Any large story told in the format of a monthly comic needs a tasteful element of fiction perceivable to the common reader and cleverly disguised so that it is more than just a necessary discussion of a topic oft avoided. Anger, rage, verbal abuse, and violence are difficult emotions to talk about when it involves someone you love, especially if that person is you. It is nearly impossible to imagine a comfortably safe space outside of therapy that would allow this discussion to take place. Choosing to use comics as a place to discuss these things as depictions of extreme weather was not what I was expecting Middlewest to be. It took me by a rather large surprise when I came to my own "ah-ha" moment and realized that Abel was struggling with his own inability to overcome his natural mutation to that painfully familiar swirling bundle of clouds just as his father did when he got angry with him. Settling on this realization is strangely comforting when it normalizes these feelings of despair and confusion within yourself. As humans of all ages read this comic they will notice these subtle similarities in which will also open the possibility to self-reflect and improve and shift our own tendency to revert naturally toward negative upbringings of our past.
It's easy to fall into a trap of assuming nothing will improve as we settle on the idea that we are doomed to bare the weight of repeated actions of our past. It is easy to assume this, and then retreat into a rebellious sprint in the other direction as we ignore this opportunity for rational self-evaluation. Currently in the story we are witnessing Abel run from the truth as he learns it, isolating himself from everyone who seems to care. By doing this he may find himself victimized by the manipulating lies of a newly introduced character, Nicolas Raider. Not knowing yet how exactly this arc will transpire urges me to continue reading and reminds me of the consequences of having uncharted territory journeyed upon assuming that the struggle is met with an empty heart and a fleeting soul. As said before, my past is not necessarily the same as the one Abel is presently living in Middlewest, but what is similar is the realization of who I am versus where I came from. Hopefully, in the end Abel is able to use this knowledge as the foothold needed to pivot away from those tendencies about the nature of hisself and become a better version of the person in which he already is.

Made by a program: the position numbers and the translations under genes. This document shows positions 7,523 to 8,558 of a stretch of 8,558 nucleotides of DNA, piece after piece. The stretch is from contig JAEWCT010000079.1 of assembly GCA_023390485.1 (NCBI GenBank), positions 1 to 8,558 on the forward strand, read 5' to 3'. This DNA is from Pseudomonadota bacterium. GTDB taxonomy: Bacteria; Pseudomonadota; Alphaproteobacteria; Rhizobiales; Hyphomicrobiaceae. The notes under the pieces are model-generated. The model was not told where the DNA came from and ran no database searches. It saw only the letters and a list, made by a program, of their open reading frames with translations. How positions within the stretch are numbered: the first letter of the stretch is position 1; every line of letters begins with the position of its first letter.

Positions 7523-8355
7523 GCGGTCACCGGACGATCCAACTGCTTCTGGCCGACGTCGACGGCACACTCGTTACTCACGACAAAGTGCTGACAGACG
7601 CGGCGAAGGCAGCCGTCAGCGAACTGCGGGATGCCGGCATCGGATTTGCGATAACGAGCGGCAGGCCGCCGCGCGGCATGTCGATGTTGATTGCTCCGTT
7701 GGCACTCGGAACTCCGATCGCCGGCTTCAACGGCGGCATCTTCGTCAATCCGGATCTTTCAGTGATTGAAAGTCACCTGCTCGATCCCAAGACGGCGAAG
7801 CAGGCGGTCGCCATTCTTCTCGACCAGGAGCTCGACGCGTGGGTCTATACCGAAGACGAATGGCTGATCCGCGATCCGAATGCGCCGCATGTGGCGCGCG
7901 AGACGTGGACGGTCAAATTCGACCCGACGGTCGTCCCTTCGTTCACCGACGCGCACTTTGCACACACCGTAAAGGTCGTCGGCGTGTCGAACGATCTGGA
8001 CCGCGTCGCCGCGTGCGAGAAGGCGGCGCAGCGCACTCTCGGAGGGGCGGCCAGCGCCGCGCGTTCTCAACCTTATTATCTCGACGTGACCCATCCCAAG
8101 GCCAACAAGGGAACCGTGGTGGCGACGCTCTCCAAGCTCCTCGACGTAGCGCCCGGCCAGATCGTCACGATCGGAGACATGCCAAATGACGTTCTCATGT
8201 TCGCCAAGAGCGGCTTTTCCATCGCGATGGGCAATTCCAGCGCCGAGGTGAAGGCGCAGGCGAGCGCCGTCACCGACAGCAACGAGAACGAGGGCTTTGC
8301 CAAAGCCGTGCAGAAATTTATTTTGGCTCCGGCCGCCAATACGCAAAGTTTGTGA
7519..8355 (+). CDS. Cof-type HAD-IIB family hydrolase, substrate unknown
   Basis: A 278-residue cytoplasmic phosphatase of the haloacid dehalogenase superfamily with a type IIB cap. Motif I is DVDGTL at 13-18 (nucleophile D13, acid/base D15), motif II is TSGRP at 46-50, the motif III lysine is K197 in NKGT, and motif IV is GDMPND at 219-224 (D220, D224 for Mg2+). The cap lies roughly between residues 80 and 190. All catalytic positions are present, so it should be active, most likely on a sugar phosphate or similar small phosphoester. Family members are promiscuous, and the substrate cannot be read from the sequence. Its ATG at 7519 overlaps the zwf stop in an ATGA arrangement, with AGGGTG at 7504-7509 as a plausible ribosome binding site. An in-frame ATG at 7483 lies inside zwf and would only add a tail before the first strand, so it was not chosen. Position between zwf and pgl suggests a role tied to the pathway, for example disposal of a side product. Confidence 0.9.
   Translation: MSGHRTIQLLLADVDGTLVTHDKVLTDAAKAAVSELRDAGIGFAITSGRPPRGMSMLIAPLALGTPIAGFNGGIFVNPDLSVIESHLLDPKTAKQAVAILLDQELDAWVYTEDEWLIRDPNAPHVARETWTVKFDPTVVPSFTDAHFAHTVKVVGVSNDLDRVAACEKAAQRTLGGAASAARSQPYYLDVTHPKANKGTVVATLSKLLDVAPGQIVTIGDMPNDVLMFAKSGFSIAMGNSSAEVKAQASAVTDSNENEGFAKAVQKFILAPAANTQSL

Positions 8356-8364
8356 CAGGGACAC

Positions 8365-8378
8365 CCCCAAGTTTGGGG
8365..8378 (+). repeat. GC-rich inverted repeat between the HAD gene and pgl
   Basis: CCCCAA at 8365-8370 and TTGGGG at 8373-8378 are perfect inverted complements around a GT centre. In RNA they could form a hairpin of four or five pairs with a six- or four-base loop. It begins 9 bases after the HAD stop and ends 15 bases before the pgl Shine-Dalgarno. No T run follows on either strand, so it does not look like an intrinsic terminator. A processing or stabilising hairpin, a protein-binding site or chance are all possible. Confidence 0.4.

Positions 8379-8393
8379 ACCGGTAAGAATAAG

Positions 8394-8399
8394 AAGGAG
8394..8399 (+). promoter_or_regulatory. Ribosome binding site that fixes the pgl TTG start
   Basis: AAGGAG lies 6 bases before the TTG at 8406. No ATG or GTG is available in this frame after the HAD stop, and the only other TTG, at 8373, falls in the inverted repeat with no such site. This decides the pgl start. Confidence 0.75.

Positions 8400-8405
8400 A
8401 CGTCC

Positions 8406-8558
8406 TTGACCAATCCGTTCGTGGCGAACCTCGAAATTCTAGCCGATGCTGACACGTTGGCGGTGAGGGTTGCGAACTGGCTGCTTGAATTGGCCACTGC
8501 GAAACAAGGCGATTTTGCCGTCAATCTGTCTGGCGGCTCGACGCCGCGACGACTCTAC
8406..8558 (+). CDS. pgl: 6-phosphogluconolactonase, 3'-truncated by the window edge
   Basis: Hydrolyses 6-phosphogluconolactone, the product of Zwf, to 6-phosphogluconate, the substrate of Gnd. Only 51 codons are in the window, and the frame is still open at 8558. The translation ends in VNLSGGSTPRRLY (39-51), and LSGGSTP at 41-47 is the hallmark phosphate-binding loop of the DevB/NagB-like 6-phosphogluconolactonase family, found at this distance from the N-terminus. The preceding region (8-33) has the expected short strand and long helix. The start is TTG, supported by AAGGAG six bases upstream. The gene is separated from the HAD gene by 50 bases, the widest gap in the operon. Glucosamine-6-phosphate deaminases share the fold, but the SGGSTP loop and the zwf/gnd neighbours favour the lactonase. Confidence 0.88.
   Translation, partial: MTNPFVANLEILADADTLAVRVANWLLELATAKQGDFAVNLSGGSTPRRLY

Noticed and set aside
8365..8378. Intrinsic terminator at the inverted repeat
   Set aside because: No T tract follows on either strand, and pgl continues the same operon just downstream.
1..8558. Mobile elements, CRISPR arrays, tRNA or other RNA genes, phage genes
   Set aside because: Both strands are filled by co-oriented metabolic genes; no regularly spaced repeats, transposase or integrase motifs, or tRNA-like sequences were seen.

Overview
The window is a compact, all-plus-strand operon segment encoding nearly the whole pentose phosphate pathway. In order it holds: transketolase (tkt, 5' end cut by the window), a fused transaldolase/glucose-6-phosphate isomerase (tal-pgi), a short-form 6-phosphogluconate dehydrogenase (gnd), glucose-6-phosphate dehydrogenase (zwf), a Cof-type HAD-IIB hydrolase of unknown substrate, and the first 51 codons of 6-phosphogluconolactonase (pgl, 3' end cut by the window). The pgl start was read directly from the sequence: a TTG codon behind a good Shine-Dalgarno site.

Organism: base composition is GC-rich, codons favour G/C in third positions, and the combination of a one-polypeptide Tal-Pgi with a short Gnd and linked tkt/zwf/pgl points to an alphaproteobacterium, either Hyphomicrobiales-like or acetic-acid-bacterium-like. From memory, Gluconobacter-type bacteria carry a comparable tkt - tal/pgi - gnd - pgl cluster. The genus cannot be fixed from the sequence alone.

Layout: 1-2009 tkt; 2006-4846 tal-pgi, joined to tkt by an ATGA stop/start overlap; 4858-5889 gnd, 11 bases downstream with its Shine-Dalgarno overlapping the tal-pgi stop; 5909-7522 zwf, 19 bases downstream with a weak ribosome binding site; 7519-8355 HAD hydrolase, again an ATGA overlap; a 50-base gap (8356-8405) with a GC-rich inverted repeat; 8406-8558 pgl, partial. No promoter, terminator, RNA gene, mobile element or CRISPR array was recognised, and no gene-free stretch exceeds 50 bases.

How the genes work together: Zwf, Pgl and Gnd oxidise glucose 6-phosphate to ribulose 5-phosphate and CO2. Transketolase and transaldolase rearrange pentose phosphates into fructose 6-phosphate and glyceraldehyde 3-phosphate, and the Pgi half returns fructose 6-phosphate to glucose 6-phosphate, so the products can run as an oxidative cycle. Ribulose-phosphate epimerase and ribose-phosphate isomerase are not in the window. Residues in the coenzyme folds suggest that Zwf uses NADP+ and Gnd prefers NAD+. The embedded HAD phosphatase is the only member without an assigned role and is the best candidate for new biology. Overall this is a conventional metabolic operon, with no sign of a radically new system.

Every story has a narrative while also it has a visual. Utilizing the two so that they build and grow with each other instead of in their own directions sometimes gets lost in the panels. Middlewest is a world that feels lived in while also feels jagged. It feels large, and it feels small. The narrative is speaking to my mind and my soul, while the art is somehow doing also. I will be the first to admit that I do not completely understand how the best way to tell a cohesive story through comics both in narrative and in illustrations, but I do know that it is probably something similar to the feeling of placing a new vinyl on your player followed by a gentle drop of the needle.. hiss.. crackle.. hiss.. music.. ahh. Yes, that is feeling and that is the cohesive tone felt as I read Middlewest. The story feels like one thing, not two separate. The colors, the lines, the words, it all feels like one single story and I am here for it.
This is a tale that uplifts the idea that you are who you are while not determined by which where you came. Though the road is turbulent as we seek out a safe place for our thoughts to be trusted when left alone, it should also be reminded that the struggles endured help us to be the person we are to become. As a person who has had lifelong struggles with self-depreciative thoughts coupled with episodes of periodic anxiety, I find this collaborative story to be biographical in a sense that I am seeking out my own refuge and meaning in life as I also struggle with the what's and who's of where I have come from. This story of a boy and a fox represents so much of who we are as a species regardless of our actual circumstance that the similarities in all our parallels are impossible to overlook. Me, a nearly forty year old husband and father of two would presumably have his shit together and have no reason to feel lost, isolated, or frustrated, but with this story and with these characters I am able to dilute my perceptions so that I am able to see too the consistent trend of imperfections and struggles in those who are relating here also.
Pick up Middlewest vol. 1 & 2, in stores now. Issue 12 started the new volume and is also in stores now.
|Middlewest Vol.1 (out now)|
|Middlewest Vol.2 (out now)|
|Middlewest issue 12 (out now)|
|Middlewest issue 13 (out December 18th)|